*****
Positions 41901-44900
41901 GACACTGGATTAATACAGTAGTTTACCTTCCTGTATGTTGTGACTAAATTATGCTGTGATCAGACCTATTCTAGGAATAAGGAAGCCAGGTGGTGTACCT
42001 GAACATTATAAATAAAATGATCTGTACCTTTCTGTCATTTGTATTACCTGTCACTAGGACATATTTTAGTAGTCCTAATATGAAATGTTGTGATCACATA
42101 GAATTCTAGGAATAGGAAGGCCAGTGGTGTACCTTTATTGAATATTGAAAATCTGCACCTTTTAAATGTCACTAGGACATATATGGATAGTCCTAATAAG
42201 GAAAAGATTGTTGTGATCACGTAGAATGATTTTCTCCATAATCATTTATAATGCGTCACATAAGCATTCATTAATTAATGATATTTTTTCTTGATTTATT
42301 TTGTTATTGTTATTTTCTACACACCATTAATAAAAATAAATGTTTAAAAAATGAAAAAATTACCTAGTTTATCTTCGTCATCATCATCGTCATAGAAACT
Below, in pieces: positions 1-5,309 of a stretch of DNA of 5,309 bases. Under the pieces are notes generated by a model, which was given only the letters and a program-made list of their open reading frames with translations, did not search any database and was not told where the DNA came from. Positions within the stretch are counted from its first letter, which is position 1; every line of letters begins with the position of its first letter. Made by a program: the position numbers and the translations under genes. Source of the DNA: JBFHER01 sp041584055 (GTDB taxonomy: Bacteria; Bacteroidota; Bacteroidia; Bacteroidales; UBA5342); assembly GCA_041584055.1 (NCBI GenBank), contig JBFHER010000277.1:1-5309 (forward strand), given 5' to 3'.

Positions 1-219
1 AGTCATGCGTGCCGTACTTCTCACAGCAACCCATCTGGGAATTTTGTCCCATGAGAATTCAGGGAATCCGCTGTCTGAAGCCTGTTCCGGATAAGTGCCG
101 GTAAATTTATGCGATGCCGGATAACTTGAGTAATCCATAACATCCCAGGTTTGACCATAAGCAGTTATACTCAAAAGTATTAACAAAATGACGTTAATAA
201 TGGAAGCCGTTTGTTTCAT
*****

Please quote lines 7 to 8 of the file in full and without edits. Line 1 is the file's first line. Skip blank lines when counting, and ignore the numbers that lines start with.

Below, in pieces: positions 1-5,309 of a stretch of DNA of 5,309 bases. Under the pieces are notes generated by a model, which was given only the letters and a program-made list of their open reading frames with translations, did not search any database and was not told where the DNA came from. Positions within the stretch are counted from its first letter, which is position 1; every line of letters begins with the position of its first letter. Made by a program: the position numbers and the translations under genes. Source of the DNA: JBFHER01 sp041584055 (GTDB taxonomy: Bacteria; Bacteroidota; Bacteroidia; Bacteroidales; UBA5342); assembly GCA_041584055.1 (NCBI GenBank), contig JBFHER010000277.1:1-5309 (forward strand), given 5' to 3'.

Positions 1-219